Book of the week: Broken Heartlands by Sebastian Payne
An ‘engrossing, warm and insightful’ guide to Labour’s evisceration in its traditional heartlands
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The collapse in the 2019 general election of the “red wall” – Labour’s bulwark of historically safe seats across the Midlands and the north of England – “was a pivotal moment in British political history”, said Julian Coman in The Observer.
Not only did it hand Boris Johnson an 80-seat majority, but it “plunged Labour into an existential crisis from which it has yet to emerge”. For if the party could no longer appeal to the “kind of people it was set up to fight for”, what hope did it ever have of regaining power?
In a bid to understand what happened, the Financial Times journalist Sebastian Payne bought a red Mini Cooper and set off late last year on a road trip through ten red-wall constituencies. Blending “local footslogging” and analysis with interviews (he talks to every living Labour leader except Jeremy Corbyn), his book is an “engrossing, warm and insightful” guide to Labour’s evisceration in its traditional heartlands.
Various explanations have been proffered for the red wall’s collapse, said Martha Gill in the London Evening Standard – among them Brexit, Corbyn’s unpopularity, and the “wokeism” of Labour’s metropolitan leaders. Payne suggests that while all played a part, the origins of the shift lie in deeper structural changes.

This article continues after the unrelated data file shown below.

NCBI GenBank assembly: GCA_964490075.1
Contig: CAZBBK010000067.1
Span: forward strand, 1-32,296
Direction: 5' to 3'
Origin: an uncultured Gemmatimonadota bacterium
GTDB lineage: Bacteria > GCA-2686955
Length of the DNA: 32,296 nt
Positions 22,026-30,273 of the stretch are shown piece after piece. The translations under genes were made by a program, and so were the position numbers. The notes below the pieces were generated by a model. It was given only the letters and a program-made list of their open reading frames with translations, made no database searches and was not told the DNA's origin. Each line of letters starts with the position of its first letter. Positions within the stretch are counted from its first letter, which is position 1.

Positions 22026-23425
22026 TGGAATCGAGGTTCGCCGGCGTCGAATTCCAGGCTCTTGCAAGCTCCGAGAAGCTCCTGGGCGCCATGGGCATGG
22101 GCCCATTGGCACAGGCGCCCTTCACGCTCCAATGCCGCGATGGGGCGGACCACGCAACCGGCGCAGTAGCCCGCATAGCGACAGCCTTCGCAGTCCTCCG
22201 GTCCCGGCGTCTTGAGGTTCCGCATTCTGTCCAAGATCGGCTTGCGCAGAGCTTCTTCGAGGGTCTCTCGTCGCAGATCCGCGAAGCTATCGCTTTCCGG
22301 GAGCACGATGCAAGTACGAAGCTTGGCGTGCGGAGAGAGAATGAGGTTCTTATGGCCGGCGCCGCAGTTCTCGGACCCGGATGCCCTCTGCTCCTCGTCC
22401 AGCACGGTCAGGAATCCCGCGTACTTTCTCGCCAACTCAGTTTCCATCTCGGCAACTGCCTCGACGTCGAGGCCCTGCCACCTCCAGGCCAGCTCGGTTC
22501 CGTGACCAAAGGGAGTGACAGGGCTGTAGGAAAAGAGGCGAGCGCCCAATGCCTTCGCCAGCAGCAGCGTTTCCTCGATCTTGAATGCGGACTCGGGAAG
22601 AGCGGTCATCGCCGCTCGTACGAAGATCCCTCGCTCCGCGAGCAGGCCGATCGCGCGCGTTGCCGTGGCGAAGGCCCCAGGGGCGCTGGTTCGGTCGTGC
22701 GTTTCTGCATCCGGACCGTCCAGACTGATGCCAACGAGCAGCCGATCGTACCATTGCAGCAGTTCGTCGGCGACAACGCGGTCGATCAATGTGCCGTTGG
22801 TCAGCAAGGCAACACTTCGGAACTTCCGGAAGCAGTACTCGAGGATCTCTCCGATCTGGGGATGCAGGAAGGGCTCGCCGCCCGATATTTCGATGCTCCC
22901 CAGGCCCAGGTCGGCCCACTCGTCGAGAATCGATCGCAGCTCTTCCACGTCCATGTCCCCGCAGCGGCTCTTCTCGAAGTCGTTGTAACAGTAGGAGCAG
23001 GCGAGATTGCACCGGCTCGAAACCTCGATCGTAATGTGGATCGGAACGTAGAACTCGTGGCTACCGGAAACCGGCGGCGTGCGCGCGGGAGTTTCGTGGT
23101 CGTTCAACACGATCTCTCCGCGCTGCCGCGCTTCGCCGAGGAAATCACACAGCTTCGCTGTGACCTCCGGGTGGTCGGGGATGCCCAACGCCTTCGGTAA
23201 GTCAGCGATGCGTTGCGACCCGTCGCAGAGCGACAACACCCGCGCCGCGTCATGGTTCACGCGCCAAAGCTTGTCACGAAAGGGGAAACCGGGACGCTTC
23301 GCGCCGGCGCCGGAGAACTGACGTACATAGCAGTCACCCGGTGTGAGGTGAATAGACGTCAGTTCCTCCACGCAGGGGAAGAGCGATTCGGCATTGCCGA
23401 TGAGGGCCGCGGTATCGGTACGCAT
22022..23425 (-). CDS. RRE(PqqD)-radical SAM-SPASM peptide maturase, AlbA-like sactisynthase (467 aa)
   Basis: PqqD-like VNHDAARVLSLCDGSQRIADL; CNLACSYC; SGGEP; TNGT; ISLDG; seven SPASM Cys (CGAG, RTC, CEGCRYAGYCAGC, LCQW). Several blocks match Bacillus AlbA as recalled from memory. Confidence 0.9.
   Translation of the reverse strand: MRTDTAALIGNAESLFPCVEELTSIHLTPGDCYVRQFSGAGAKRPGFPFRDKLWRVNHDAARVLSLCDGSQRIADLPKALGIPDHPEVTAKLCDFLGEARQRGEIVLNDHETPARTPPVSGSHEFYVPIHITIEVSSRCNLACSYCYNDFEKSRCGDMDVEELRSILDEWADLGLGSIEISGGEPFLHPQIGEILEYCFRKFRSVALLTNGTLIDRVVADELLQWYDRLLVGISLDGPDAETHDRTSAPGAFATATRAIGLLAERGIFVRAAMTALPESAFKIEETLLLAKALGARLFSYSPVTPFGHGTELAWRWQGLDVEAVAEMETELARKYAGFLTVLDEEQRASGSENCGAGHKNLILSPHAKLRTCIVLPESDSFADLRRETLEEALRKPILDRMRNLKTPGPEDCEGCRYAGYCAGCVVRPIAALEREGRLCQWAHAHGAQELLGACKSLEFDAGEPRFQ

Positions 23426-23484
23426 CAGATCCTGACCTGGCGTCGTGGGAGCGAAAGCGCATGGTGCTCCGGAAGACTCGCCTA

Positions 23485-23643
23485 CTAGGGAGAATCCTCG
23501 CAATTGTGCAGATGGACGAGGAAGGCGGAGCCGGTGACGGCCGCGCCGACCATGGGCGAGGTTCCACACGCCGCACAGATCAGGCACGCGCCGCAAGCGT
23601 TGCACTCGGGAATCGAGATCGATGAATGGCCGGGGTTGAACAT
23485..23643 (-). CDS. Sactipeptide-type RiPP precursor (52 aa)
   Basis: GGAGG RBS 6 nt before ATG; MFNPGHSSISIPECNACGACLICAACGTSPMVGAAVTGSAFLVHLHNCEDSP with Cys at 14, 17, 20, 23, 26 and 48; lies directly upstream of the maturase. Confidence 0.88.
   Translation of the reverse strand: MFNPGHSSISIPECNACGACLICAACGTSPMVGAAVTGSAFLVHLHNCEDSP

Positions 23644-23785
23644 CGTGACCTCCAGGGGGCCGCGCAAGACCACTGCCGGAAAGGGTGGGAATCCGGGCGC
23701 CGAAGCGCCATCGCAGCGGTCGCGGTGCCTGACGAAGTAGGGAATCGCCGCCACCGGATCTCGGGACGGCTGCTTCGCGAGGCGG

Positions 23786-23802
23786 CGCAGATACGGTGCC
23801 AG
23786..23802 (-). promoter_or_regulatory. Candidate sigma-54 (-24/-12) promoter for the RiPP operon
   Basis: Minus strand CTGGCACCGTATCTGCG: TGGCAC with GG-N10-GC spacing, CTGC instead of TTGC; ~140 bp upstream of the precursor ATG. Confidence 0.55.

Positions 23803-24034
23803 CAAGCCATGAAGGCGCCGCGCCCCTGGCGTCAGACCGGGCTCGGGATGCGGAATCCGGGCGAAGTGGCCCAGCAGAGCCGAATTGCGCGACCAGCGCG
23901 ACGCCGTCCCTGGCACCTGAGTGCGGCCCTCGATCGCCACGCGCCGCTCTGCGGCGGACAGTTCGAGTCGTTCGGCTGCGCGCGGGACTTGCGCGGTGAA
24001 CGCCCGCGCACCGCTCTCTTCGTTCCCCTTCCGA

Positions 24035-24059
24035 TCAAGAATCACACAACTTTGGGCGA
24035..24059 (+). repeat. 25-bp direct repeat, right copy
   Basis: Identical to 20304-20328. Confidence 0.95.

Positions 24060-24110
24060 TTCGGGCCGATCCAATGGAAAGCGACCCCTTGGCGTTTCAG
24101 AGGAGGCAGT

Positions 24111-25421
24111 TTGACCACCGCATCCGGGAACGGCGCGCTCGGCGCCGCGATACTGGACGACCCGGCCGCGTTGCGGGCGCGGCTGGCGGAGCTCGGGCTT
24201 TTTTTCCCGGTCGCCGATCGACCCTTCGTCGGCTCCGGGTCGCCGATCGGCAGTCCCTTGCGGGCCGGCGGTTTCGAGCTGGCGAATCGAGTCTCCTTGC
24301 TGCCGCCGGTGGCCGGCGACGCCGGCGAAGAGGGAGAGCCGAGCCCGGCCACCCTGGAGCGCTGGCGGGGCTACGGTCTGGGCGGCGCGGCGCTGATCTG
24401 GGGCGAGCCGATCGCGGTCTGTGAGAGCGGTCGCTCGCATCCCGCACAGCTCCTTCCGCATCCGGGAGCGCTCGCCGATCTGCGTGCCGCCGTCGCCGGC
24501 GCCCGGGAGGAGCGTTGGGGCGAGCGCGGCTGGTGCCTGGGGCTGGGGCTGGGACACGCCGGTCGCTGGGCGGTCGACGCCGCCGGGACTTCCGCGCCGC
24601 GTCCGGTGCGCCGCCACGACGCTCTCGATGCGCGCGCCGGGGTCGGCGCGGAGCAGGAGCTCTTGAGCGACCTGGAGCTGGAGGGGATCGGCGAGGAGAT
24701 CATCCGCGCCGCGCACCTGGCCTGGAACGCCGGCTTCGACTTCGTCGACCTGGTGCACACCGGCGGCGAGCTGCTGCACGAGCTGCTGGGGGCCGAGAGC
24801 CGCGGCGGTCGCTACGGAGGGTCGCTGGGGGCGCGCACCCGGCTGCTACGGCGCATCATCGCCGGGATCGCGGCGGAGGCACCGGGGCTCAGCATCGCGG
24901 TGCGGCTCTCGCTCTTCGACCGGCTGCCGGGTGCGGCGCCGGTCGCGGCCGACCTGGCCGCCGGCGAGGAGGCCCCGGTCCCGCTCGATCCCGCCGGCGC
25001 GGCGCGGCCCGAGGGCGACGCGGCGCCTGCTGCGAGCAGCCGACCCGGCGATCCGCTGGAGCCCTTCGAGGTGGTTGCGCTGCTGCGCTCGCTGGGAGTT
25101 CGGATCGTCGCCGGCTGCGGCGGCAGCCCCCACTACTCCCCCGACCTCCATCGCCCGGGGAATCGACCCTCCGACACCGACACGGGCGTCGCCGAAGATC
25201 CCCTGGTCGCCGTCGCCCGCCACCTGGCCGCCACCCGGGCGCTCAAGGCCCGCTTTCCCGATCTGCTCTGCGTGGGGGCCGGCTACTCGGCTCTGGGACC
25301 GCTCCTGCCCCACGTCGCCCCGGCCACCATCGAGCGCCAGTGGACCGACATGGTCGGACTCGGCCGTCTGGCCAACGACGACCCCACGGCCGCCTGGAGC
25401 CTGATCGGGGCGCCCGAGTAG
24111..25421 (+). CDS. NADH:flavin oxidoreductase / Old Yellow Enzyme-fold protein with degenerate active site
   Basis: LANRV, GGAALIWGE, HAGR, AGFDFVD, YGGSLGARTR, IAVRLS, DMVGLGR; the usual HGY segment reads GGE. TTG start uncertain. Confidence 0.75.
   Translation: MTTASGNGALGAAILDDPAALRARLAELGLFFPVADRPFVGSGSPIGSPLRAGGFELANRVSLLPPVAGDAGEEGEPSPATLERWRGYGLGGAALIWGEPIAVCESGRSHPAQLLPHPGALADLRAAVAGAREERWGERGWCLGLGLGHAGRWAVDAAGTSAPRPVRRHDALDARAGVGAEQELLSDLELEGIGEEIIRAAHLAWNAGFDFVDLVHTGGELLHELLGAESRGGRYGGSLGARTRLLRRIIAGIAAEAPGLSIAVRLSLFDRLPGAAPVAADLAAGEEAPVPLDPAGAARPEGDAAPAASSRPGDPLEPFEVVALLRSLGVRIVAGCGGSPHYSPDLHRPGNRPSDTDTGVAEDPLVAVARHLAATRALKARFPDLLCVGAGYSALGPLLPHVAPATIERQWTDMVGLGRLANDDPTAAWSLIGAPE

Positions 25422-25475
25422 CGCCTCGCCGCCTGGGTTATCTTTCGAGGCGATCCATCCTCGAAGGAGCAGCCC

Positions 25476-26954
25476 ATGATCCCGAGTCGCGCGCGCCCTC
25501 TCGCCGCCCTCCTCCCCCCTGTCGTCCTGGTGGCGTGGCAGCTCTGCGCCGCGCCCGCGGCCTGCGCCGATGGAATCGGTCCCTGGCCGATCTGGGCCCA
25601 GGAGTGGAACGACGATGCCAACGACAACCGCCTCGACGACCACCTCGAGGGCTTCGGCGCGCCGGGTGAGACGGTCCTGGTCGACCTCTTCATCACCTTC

From being “industrial and collectivist”, many red-wall seats have become “wealthier and individualist, home to prosperous middle-class homeowners” – in other words, natural Tory voters. And while poorer pockets continue to exist, these “have lost their sense of community and their emotional connection to Labour” – making them susceptible to the lure of Brexit, which Payne calls a “gateway drug” to full Tory voting.
Anyone curious about “how the hell Dennis Skinner lost his seat after 49 years, or Workington turned Tory for only the second time in its history”, should read this engaging and admirably open-minded book, said Janice Turner in The Times. Payne, who grew up in Gateshead, and whose relations overwhelmingly voted Leave, has an instinctive rapport with people who feel overlooked and abandoned by Labour.
As one of his interviewees, the ex-Labour MP Ian Austin, puts it: “It’s a bit like a wife who’s been telling her husband for years, you’re not listening to me”, and who, after decades of being ignored, finally decides to get a divorce. Payne doubts that such voters can ever be wooed back, especially as the party’s elite still doesn’t seem to be taking them very seriously. “Labour’s ignored ex-wife has already moved on” – and taken up with her “new fancy man”, Boris Johnson.
Macmillan 432pp £20; The Week Bookshop £15.99
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